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Here we'll explore the nexus of legal rulings, Capitol Hill policy-making, technical standards development, and technological innovation that creates -- and will recreate -- the networked world as we know it. Among the topics we'll touch on: intellectual property conflicts, technical architecture and innovation, the evolution of copyright, private vs. public interests in Net policy-making, lobbying and the law, and more.

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April 2, 2008

People Unclear on the Concept?

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Posted by Alan Wexelblat

Neat-o-rama blog reported that students in UT San Antonio were told to come up with a "code of academic integrity in order to combat plagiarism". Apparently they then copied a chunk of their code from BYU.

Now on the surface this is a ha-ha funny story about kids who copy when they shouldn't. But the people I think don't get it here are the teachers and Neat-o-rama (though in fairness the blogs' commenters seem to get the point better than the blog itself). Why shouldn't the students copy an existing code from a university that is respected and has presumably tested and refined its code over some period of time? What's the value in inventing something new when there are good examples around?

By analogy I suspect you wouldn't find many differences in the criminal codes of the various US states pertaining, say, to burglary. The established terms and definitions are shared; the understanding of the crime is shared. The specific wording may vary here and there, but if I was going to set up a 51st state it would seem logical for me to look at and probably copy criiminal codes that have (you should pardon the term) been debugged by others.

In terms of inventive arts I don't think there are a whole lot of innovations one ought to make in putting together a code of conduct. Clarity, forthrightness, simplicity and other metrics related to the understandability of the result seem to me to count for a whole lot more than how the particular words are arranged.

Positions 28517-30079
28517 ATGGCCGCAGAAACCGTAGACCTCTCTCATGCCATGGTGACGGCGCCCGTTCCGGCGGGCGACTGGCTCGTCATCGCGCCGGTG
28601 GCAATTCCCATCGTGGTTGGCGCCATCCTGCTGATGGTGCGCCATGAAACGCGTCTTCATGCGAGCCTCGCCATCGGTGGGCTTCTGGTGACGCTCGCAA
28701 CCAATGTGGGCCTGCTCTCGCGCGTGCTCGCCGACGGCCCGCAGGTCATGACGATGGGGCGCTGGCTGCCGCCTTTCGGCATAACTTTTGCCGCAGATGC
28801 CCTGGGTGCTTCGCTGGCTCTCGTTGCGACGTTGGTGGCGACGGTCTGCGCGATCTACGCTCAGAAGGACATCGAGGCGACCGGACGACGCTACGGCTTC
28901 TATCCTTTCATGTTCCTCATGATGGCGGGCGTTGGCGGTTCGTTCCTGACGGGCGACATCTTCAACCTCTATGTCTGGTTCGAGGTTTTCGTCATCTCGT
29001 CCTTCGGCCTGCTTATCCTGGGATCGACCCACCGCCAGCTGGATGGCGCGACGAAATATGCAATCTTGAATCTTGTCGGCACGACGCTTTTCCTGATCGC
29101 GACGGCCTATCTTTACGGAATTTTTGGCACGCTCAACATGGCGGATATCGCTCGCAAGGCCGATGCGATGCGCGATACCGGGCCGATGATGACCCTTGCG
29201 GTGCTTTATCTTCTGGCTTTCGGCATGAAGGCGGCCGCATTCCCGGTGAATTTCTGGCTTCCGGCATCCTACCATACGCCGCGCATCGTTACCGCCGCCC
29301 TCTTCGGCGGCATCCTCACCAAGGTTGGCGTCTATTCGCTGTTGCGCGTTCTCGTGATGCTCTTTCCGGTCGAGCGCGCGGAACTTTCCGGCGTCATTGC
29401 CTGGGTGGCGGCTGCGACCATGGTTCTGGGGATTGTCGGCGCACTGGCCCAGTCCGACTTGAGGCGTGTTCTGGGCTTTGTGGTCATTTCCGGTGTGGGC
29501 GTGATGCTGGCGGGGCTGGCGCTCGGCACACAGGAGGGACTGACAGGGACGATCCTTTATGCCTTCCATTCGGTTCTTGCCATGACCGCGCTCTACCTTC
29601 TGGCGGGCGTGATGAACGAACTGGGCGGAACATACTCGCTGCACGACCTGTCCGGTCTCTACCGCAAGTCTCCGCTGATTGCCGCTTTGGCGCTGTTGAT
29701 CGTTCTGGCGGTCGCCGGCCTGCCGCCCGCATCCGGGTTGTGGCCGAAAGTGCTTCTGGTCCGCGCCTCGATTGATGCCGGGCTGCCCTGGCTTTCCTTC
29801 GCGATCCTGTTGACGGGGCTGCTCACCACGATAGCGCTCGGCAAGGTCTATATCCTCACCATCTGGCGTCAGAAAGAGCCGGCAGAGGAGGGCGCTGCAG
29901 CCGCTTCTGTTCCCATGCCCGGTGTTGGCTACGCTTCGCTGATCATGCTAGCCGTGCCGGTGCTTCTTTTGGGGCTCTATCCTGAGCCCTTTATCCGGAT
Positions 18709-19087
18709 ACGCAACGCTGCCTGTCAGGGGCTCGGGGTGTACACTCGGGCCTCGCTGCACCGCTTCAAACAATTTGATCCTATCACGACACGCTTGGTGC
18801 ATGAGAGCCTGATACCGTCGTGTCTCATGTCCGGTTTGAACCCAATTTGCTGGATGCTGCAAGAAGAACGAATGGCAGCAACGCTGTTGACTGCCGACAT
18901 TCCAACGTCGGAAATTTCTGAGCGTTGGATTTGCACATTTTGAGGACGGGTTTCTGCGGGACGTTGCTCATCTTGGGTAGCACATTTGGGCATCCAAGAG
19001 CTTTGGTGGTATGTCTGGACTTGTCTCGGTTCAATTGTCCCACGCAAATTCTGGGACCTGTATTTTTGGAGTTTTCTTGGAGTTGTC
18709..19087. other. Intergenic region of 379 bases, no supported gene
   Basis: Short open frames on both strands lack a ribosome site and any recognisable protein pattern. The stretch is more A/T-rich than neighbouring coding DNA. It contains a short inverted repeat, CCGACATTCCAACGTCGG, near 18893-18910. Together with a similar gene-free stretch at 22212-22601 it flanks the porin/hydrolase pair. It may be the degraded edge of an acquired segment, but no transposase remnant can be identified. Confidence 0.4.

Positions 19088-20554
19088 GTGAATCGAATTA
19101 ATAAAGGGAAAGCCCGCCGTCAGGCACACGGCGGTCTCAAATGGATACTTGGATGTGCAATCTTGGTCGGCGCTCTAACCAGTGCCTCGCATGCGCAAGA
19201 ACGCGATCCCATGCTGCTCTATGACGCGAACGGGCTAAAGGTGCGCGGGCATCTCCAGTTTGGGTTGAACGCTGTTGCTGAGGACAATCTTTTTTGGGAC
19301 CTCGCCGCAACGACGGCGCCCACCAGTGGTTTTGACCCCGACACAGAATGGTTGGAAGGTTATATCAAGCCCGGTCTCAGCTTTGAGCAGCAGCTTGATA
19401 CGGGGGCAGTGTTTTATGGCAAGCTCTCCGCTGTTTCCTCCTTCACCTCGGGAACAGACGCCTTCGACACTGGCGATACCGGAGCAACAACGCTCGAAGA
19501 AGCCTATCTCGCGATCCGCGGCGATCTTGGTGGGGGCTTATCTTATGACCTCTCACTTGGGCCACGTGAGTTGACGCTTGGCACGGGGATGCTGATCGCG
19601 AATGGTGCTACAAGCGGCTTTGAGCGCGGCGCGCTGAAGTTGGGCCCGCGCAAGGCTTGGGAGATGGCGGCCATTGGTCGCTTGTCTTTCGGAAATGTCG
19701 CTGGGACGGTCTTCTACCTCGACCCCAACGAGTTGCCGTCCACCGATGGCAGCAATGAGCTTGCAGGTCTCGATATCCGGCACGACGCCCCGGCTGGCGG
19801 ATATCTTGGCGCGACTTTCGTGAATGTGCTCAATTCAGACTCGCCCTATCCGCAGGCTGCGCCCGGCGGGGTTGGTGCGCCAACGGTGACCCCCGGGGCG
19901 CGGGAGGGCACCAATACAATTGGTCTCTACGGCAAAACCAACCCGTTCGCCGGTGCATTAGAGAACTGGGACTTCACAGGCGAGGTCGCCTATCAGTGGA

It's true that one of the important parts of an educational writing exercise - as well as in the real world - is learning to acknowledge one's sources properly. And I'd bet the students didn't do that here, but whose fault is it for not teaching them that?

Comments (3) + TrackBacks (0) | Category: IP Use


COMMENTS

1. Mathias Klang on April 3, 2008 3:23 AM writes...

"And I'd bet the students didn't do that here, but whose fault is it for not teaching them that?"

Maybe they would have been able to understand how to acknowledge if they had actually read the text they took and claimed as their own?

Permalink to Comment

2. Joe on April 9, 2008 2:58 AM writes...

You're exactly right about the copying of laws. I worked at the Nevada legislature last year and a bunch of their state codes are just grabbed from California. It's quite common for smaller states to borrow wide ranges of law from larger states. (I'm sure it does happen in criminal code but it's even more common in the really dry stuff like professional licensing or real estate law).

And, as you point out, that only makes sense--why re-invent the wheel? To fetishize originality at the expense of good public policy in government would be rightly considered foolish and vain; I don't see why it would be different in this case.

Permalink to Comment

3. drwex on April 9, 2008 9:45 PM writes...

I like that phrase "fetishize originality at the expens of good public policy". Thank you for sharing your experience!

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